The Suffering of the Guilty
June 18, 2012

In 1946, the Swedish novelist Stig Dagerman travelled to Germany to write a series of articles about the civilian population in the aftermath of war.

The Politics of Crassness
June 14, 2012

Ed Rendell has some good points to make in Nation of Wusses. The best, I think, is his demand that politicians stop apologizing for governing. While h

In and Out of History
June 13, 2012

In every respect, The World Without You marks an advance on Joshua Henkin’s previous book, Matrimony, which came out in 2007. On the spectrum of Ameri

Hysterical Punctuation
June 12, 2012

If Joseph Salvatore’s writing is not always satisfying, this is largely a function of his ambition, which pays homage to David Foster Wallace and W.G.

Perils and Privileges
June 11, 2012

According to Ananda Rose, pro-migrant groups are driven by religious conviction, compassion for people who end up dying in the desert, and opposition

Remembering Ray
June 07, 2012

In January 2005 I received a copy of a special edition of Ray Bradbury’s Fahrenheit 451. It was inscribed by the author, and the inscription began: Dear Stan, A lifetime ago—summer 1953—you flew to L.A. to feed me ice cream and advice on how to finish this novel! What a grand summer! Actually we were together only four days, but it was grand, and there was ice cream. In 1953 I was the editor-in-chief of Ballantine Books, and when we acquired Ray’s manuscript, his agent warned me about proofs. Ray, he said, was notorious for fussing with them at length.

The Need to Lead
June 07, 2012

Strategic Vision: America and the Crisis of Global PowerBy Zbigniew Brzezinski (Basic Books, 208 pp., $26)  When it comes to offering a vision to guide American foreign policy, Zbigniew Brzezinski’s latest book, unlike so much other literature of this type, refuses to lament or exaggerate the alleged decline in American power and influence. Instead Strategic Vision offers a kind of blueprint—a path that Washington must take, in Brzezinski’s view, to ensure a secure international order, in which free markets and democratic principles can thrive.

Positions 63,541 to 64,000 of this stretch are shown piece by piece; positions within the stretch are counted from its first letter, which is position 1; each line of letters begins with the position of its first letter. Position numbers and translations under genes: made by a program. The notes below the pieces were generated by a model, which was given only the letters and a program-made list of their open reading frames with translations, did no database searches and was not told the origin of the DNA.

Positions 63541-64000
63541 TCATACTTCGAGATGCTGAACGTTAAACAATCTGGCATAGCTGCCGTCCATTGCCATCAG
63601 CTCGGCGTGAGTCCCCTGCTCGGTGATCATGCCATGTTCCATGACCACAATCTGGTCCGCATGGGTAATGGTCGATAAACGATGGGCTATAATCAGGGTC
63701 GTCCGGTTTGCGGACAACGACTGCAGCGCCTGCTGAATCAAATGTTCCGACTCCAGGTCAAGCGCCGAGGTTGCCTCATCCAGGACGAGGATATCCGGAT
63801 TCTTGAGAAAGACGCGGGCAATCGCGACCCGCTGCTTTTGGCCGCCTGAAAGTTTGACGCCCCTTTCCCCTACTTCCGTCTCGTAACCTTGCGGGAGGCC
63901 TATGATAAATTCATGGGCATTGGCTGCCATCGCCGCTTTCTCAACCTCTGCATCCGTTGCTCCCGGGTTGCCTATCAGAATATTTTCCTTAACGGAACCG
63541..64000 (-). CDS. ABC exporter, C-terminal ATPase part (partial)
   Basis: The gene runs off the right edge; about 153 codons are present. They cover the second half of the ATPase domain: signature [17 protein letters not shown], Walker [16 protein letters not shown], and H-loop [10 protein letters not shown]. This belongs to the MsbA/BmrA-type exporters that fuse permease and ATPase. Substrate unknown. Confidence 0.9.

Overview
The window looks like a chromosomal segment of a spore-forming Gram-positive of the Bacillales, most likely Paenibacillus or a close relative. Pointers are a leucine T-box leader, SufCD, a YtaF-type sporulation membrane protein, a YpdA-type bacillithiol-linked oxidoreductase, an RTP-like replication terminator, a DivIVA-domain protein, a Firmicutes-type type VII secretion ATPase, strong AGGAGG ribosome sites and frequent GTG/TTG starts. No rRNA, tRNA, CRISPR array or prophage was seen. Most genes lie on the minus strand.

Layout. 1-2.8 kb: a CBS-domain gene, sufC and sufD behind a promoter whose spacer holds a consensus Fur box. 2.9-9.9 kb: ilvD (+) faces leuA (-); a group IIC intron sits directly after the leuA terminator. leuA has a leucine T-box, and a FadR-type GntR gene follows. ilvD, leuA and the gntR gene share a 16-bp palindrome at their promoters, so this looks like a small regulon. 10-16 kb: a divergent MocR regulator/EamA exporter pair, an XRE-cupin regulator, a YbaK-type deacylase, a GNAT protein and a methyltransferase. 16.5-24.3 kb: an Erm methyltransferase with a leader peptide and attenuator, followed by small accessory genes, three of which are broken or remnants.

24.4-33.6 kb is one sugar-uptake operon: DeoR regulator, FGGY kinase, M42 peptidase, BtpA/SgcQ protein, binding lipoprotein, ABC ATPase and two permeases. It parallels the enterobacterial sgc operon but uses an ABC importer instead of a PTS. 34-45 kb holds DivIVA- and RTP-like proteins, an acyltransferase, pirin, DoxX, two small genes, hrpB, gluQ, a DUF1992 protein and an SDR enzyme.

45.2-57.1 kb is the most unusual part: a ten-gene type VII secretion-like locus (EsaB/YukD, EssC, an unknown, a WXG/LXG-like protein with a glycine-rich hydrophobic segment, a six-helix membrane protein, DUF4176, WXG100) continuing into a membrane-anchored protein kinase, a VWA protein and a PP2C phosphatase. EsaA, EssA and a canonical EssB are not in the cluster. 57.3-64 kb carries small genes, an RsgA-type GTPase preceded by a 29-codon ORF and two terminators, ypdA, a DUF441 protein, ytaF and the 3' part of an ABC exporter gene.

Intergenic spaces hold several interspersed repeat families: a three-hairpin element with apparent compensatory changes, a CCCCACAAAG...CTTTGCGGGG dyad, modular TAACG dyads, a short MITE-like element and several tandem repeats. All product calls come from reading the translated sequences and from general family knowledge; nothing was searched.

The Curse of Knowledge
June 07, 2012

Imagine: How Creativity Works By Jonah Lehrer (Houghton Mifflin Harcourt, 279 pp., $26)  THE YEAR IS 1965. Bob Dylan has just completed two weeks of touring in England. He is tired—exhausted actually. He needs a break. There is a tiny cabin in upstate New York where he can stay, where he can get away from it all, where he can find himself. After returning from Europe, he does just that. It’s him and his motorcycle. No more songwriting, no more guitar, no more pressure, no more responsibility. Hell, he might start working on a novel.

In the Rhino Colony
June 07, 2012

In The Fifth Impossibility, his new collection of essays, Norman Manea demonstrates that he is an indispensable analyst of what it means to be a Roman

The Horizon Artist
June 06, 2012

Juan José Saer is not a writer with an instantly eye-catching signature like Cortazar with his brasher, vanguard luster, or Borges in his wry eruditio